Caution urged on mortgage rate drop

By Debrin Foxcroft – NZ Herald

Top economists are warning potential home buyers to proceed with caution as another bank drops its variable mortgage rate to the lowest in 40 years.

BNZ announced yesterday a 0.26 drop in its TotalMoney variable housing rate, making it the lowest variable home loan rate available in the market at 5.59 per cent. This comes one week after rival ASB Bank dropped its floating rate to 5.75 per cent and just days after Westpac dropped its floating rate to 5.69 per cent.

But before potential home buyers rush out to purchase a new home, economists are warning the low rates won’t last.

Massey University banking studies lecturer Clair Matthews says borrowers need to consider if they can afford their mortgage at a higher rate before they take advantage of what is on offer now.

“I wouldn’t want people to go out and borrow money that they wouldn’t have borrowed otherwise,” she says.

“The variable rate is at a record low and we have to expect that it will go back up.”

Mrs Matthews says the upward shift may not happen in the next few weeks.

“But it is a matter of months rather then years.”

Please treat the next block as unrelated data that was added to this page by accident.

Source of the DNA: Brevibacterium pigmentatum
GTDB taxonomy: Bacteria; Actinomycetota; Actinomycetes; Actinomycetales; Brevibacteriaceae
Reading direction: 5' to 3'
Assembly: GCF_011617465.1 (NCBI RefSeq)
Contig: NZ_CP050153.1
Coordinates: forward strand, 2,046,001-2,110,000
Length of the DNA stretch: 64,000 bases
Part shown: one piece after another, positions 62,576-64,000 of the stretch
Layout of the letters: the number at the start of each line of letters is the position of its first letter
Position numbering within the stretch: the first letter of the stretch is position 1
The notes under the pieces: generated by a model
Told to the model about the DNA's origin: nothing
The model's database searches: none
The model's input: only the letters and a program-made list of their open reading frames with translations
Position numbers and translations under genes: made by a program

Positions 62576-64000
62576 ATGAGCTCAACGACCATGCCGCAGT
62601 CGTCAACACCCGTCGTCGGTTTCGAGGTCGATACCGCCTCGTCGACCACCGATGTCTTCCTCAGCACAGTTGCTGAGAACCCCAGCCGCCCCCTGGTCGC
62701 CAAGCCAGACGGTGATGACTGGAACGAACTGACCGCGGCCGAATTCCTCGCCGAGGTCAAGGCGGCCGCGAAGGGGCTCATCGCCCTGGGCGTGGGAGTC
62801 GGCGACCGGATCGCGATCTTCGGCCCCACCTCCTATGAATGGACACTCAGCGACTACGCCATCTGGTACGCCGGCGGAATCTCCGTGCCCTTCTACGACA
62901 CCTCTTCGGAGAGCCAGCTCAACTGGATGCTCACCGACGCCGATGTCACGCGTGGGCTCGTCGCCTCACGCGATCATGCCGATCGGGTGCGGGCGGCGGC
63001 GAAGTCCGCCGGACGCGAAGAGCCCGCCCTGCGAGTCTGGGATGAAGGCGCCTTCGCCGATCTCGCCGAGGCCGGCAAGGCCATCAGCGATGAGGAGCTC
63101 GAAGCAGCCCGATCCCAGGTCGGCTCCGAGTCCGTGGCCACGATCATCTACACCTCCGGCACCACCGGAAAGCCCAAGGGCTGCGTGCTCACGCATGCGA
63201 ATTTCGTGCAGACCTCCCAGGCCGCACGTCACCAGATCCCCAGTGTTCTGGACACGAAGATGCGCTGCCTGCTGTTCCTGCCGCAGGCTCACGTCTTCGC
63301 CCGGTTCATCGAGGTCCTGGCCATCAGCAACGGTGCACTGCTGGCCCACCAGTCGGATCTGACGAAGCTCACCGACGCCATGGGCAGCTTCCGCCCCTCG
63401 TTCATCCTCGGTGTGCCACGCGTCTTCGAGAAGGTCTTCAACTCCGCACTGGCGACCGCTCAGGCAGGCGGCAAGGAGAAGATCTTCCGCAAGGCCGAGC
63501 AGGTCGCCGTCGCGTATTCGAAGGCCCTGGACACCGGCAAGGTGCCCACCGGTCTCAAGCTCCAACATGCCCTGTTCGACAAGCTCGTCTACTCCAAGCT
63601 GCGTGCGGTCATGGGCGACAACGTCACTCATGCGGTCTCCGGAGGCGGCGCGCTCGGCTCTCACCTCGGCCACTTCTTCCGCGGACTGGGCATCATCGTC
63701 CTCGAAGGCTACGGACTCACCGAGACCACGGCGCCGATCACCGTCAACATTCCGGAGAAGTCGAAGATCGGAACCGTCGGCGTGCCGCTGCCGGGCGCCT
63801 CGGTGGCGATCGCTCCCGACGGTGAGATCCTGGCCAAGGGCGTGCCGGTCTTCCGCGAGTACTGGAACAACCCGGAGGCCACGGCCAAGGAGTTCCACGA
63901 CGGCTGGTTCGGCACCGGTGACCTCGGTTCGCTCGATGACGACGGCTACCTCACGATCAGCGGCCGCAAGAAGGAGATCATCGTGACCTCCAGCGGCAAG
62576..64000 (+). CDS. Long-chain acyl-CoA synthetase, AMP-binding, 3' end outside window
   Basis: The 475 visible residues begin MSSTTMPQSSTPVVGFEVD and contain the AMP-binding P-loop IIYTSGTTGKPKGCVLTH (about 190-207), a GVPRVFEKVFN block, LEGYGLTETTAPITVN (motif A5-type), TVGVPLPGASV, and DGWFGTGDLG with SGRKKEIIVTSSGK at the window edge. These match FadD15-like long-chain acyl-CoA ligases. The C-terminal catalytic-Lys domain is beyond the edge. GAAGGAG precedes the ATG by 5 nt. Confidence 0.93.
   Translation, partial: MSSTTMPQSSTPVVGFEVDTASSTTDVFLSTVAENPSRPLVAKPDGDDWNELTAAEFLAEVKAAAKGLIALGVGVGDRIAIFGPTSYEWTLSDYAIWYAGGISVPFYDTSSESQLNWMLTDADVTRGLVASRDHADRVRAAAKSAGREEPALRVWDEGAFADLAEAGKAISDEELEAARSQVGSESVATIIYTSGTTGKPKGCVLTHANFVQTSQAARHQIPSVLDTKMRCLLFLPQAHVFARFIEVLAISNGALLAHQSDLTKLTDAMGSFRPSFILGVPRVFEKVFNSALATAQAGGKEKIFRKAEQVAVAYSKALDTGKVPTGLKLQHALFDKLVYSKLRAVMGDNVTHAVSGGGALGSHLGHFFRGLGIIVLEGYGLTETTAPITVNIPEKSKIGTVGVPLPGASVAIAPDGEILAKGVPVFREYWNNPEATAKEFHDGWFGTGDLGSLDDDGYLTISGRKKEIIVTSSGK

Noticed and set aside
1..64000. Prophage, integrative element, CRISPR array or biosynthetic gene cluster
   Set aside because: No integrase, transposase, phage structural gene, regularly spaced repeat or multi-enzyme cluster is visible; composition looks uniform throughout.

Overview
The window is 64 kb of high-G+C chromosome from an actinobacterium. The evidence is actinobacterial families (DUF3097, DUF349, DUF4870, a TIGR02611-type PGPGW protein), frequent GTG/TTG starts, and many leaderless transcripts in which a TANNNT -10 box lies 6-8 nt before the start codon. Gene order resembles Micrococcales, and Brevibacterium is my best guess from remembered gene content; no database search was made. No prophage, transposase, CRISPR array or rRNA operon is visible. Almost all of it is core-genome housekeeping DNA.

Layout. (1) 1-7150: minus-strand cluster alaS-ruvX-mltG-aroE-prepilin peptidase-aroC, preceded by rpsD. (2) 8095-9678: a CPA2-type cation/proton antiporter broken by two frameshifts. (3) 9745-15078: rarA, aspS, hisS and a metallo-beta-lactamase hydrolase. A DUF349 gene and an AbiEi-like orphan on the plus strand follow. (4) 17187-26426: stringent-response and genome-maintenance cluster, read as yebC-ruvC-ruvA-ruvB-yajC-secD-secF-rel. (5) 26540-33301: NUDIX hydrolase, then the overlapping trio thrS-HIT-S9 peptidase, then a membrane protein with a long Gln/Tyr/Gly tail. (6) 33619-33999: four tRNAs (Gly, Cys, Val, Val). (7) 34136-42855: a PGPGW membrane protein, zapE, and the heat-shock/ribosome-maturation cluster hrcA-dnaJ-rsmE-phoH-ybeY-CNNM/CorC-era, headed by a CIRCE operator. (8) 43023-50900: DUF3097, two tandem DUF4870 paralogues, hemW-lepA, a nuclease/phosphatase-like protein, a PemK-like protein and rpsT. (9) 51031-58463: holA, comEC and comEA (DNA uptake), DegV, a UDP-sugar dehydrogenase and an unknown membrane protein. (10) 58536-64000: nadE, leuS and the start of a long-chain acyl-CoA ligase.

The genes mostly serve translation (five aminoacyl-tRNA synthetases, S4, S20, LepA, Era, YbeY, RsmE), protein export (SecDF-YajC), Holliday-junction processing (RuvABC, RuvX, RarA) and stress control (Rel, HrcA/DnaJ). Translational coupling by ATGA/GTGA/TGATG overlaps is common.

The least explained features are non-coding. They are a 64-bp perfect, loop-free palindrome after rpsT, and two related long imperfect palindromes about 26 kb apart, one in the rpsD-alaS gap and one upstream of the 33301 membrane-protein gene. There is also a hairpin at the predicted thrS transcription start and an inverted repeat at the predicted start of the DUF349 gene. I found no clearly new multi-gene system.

This view is supported by Shamubeel Eaqub, a senior economist with the New Zealand Institute for Economic Research.

“When we look down two or three years, we expect levels to go higher, to reach a more normal level.”

Mr Eaqub says home buyers should expect the floating rate to return to around 7 per cent.

He says the announcements from the two banks reflect a little bit of competition to get new customers.

“I don’t think we will see the mortgage rate wars of 2004 and 2006. The conditions are different and I’m not sure there is the same demand.”

Mr Eaqub says the fragile labour market and reduced access to credit means this will be a niggle rather then a full-blown competition between banks.

Chris Bayliss, director of retail at BNZ, points out the most recent cut is part of an ongoing trend.

“Over the past year we’ve reduced our variable loan rates by 4.90 per cent to ensure that we offer New Zealanders competitive rates which will enable them to reduce the principle on their loan at a quicker rate.”

ASB retail banking chief executive Ian Park says he doesn’t believe we are seeing a return of the mortgage rate wars of the past.

“We have always said when the cost of funds reduces we will pass that on to our customers. We fund off short-term funding rates as well as onshore and offshore funding rates. These have come down recently and so we have passed on the saving. We have been consistent.”